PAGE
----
International Agricultural Productivity
Improving agricultural productivity has been the world's primary means of assuring that the needs of a growing population don't outstrip the ability to supply food. Over the past 50 years, productivity growth in agriculture has allowed food to become more abundant and cheaper even as world population more than doubled (see Growth in Global Agricultural Productivity: An Update, Amber Waves, November 2013, and New Evidence Points to Robust But Uneven Productivity Growth in Global Agriculture, Amber Waves, September 2012). One of the most informative measures of agricultural productivity is total factor productivity (TFP). TFP takes into account all of the land, labor, capital, and material resources employed in farm production and compares them with the total amount of crop and livestock output. If total output is growing faster than total inputs, then the total productivity of the factors of production (i.e., total factor productivity, or TFP) is increasing. TFP differs from measures like crop yield per acre or agricultural value-added per worker because it takes into account a broader set of inputs used in production. TFP encompasses the average productivity of all of these inputs employed in the production of all crop and livestock commodities.
"Growth accounting" provides a practicable way of measuring changes in agricultural TFP over time given available data on agricultural outputs, inputs, and their prices. The approach (described in detail in Documentation and Methods) gives internationally consistent and comparable agricultural TFP growth rates, but not TFP levels. Most of the data on production and input quantities used in this analysis comes from the FAOSTAT database of the United Nations Food and Agriculture Organization (FAO). In some cases, FAO input and output data are supplemented with data from national statistical sources.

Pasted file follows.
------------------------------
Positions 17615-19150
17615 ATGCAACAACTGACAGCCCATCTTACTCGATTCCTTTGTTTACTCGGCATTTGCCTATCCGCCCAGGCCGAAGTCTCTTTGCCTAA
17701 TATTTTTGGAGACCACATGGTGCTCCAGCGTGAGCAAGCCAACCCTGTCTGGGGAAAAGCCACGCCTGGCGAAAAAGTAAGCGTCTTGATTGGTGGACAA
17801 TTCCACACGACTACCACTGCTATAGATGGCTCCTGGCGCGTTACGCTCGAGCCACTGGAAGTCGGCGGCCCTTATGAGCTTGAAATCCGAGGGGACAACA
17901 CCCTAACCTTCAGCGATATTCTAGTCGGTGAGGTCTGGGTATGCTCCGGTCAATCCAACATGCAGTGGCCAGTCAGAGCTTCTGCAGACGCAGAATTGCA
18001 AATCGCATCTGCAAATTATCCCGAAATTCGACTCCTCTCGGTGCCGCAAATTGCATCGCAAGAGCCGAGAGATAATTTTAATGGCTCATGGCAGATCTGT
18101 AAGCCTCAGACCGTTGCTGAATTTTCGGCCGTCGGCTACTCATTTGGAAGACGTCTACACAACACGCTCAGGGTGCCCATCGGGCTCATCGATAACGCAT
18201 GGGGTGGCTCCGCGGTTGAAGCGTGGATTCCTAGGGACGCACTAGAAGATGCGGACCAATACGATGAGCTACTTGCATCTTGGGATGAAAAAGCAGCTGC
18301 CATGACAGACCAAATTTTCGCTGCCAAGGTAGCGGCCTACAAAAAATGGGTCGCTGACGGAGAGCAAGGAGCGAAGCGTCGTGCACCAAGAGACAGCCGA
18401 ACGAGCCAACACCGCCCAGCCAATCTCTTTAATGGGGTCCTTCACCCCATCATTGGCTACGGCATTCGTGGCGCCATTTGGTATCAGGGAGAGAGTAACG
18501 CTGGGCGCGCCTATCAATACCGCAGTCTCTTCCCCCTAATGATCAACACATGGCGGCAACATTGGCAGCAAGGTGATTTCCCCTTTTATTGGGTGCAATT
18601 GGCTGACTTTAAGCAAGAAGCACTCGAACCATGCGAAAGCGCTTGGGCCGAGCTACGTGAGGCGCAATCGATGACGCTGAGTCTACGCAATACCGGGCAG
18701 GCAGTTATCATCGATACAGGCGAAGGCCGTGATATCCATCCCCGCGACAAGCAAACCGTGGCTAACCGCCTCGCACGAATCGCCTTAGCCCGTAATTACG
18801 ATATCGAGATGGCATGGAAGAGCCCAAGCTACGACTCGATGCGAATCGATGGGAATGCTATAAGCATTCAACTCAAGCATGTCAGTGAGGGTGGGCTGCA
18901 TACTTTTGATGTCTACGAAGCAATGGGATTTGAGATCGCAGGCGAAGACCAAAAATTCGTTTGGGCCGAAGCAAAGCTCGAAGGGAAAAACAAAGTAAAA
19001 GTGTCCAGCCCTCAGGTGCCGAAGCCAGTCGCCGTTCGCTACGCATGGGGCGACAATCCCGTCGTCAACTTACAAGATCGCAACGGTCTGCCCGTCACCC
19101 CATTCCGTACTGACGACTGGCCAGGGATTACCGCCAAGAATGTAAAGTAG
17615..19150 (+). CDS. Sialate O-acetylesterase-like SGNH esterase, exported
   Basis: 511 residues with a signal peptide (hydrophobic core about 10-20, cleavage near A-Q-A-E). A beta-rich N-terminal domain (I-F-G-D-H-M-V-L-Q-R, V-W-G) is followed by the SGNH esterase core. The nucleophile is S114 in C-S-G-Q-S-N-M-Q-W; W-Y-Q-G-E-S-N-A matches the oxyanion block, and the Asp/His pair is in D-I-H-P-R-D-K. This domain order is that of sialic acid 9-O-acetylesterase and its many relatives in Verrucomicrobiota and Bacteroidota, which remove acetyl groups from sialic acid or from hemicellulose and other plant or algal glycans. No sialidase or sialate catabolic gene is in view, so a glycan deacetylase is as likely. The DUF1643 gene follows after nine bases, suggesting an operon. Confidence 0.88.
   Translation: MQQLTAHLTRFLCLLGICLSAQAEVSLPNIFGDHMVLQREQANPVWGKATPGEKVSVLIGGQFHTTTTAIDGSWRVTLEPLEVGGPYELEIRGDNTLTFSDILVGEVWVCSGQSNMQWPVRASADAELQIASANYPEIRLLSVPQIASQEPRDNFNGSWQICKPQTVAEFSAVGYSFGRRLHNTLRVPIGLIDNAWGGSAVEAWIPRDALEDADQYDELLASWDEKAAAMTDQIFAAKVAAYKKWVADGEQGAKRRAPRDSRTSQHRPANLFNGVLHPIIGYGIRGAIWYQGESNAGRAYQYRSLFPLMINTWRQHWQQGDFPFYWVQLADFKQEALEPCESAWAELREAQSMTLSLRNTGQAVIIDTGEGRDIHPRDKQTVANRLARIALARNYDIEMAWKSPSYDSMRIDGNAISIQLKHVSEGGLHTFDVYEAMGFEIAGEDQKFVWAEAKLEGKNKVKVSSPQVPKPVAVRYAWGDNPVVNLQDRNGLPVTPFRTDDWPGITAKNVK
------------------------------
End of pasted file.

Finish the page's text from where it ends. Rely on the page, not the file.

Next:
Note that to facilitate international comparisons, certain simplifying assumptions must be made, and as such the estimates of TFP growth reported here may differ from TFP growth estimates reported in other studies using different assumptions or methods. In particular, the agricultural TFP estimates reported here for the United States differ from those reported in the ERS Agricultural Productivity in the U.S. data product. See the full Documentation and Methods for more detail.
The spreadsheets available below for downloading contain annual agricultural TFP indexes for individual countries, major global regions, and for countries grouped by income levels. The files also contain the input and output data used in the construction of the TFP indexes. See the "Explanation" tab in each workbook for a detailed description of the content.
The TFP series is an index with a base year of 2005, such that the value of TFP for each country or region is set to 100 in 2005. Thus, the value of the index in any year is the level of TFP relative to 2005. For example, a TFP index value of 120 in 2016 means that TFP increased from 100 to 120, or by 20 percent, between 2005 and 2016. This means that in 2016, 20 percent more output would be obtained from the same amount of inputs that were utilized in 2005. Comparing TFP indexes among countries or regions shows where TFP is growing faster or slower but does not indicate where productivity levels are higher or lower.